India's tennis stars form players' association to protect interests
In their bid to make their voices heard by the tennis administration, India's tennis stars formed the Indian Tennis Players Association (ITPA) with former Davis Cup captain Jaideep Mukerjee as its interim president.
India's top tennis stars joined hands on Monday to start a players' association following the dispute with the national federation that made them skip their last Davis Cup tie.
The body, named the Indian Tennis Players Association (ITPA), will have veteran Jaideep Mukherjee as its interim president and Mahesh Bhupathi, Somdev Devvarman and Rohan Bopanna among its founding members.
"It will primarily function as a forum and platform to represent the professional interests of its members and, thereby, improve the standard of tennis in the country," the ITPA said in a statement.
Eleven players, excluding Leander Paes, had declined to play in the recent Asia-Oceania group one Davis Cup tie against South Korea in New Delhi following their tussle with the All India Tennis Association (AITA).
India, with three debutants in the ranks, were thrashed 4-1 and must now defeat Indonesia in Bangalore from April 5 to 7 to avoid being relegated to group two.
A temporary truce inked last week saw the rebels, that included Devvarman, Bhupathi and Bopanna, announce they will be available for the Indonesia tie.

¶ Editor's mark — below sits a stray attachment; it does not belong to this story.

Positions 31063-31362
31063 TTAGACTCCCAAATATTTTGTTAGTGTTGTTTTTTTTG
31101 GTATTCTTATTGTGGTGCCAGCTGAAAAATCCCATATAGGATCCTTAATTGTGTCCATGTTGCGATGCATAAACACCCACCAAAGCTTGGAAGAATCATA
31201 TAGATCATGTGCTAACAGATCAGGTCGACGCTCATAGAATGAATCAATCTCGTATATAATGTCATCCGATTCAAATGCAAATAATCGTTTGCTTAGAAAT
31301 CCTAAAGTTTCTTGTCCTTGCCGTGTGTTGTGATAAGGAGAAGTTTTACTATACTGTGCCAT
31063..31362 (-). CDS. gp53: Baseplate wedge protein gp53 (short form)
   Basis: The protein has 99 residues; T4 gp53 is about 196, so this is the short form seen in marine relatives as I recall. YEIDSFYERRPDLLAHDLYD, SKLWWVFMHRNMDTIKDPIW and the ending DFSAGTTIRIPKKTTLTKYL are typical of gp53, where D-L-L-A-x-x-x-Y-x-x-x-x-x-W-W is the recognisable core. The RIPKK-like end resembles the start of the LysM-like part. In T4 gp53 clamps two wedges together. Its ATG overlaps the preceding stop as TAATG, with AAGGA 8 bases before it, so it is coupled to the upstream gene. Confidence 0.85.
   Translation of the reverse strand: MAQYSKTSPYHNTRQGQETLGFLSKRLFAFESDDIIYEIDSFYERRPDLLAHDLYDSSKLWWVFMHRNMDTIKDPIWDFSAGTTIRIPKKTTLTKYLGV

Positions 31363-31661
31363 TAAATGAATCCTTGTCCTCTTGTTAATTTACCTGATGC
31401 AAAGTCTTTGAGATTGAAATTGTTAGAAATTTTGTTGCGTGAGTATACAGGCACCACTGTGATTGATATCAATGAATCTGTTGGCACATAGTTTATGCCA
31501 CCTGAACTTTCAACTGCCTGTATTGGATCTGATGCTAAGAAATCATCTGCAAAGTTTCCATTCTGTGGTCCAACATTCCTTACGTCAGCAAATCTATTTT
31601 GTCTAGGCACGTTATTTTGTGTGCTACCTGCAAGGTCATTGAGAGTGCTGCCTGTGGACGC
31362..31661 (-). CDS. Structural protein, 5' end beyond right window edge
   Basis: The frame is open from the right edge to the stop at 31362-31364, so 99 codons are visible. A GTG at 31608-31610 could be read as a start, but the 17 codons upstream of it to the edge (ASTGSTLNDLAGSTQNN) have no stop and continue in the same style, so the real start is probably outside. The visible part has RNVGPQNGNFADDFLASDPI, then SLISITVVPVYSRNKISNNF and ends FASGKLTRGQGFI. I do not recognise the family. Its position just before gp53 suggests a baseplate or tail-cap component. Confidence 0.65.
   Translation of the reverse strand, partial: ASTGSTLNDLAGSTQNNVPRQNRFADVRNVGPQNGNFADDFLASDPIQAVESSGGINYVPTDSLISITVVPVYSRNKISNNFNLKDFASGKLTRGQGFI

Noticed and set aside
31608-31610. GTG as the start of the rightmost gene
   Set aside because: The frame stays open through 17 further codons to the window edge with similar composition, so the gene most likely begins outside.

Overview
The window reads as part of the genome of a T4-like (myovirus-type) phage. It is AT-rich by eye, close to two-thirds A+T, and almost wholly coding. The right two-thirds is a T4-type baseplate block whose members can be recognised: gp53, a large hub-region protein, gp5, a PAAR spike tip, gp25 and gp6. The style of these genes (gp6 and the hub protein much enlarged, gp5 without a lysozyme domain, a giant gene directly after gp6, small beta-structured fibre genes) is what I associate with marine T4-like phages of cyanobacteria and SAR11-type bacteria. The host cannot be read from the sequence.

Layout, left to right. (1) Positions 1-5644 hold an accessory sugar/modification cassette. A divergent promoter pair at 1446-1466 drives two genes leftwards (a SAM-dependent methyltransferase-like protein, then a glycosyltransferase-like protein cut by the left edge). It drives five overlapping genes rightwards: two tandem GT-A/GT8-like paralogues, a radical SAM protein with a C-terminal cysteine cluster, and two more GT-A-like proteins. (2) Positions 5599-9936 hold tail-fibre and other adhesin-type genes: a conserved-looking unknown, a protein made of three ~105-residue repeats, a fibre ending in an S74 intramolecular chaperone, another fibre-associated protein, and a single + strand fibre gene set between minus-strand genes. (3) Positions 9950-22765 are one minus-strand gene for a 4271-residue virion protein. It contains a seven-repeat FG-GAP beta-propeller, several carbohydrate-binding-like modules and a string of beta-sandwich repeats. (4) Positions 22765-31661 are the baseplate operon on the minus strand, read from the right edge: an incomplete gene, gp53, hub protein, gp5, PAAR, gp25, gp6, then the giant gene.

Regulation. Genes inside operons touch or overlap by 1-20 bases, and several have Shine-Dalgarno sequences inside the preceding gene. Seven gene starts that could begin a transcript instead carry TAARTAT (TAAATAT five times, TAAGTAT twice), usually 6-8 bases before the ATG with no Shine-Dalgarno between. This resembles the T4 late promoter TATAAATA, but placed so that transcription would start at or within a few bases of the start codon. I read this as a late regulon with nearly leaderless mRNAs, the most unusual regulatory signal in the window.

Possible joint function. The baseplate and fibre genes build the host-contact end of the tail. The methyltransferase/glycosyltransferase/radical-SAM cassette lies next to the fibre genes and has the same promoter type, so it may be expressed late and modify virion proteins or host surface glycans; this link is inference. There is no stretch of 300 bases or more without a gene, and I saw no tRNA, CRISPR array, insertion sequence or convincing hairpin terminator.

This followed an AITA letter to the players accepting some demands like a higher share of the prize money from Cup matches, business-class air travel for ties and the players' involvement in the choice of venues.
But the AITA refused to remove non-playing captain Shiv Misra, as demanded by the players, who were also unhappy with the appointment of former Davis Cup player Zeeshan Ali as coach.
The players made it known that their participation in future ties will depend on a final settlement with the AITA.
AITA chief executive Hironmoy Chatterjee said he had not heard directly from the players about their new association.
"The AITA will discuss the matter if the players wanted the association to be recognised," Chatterjee told reporters.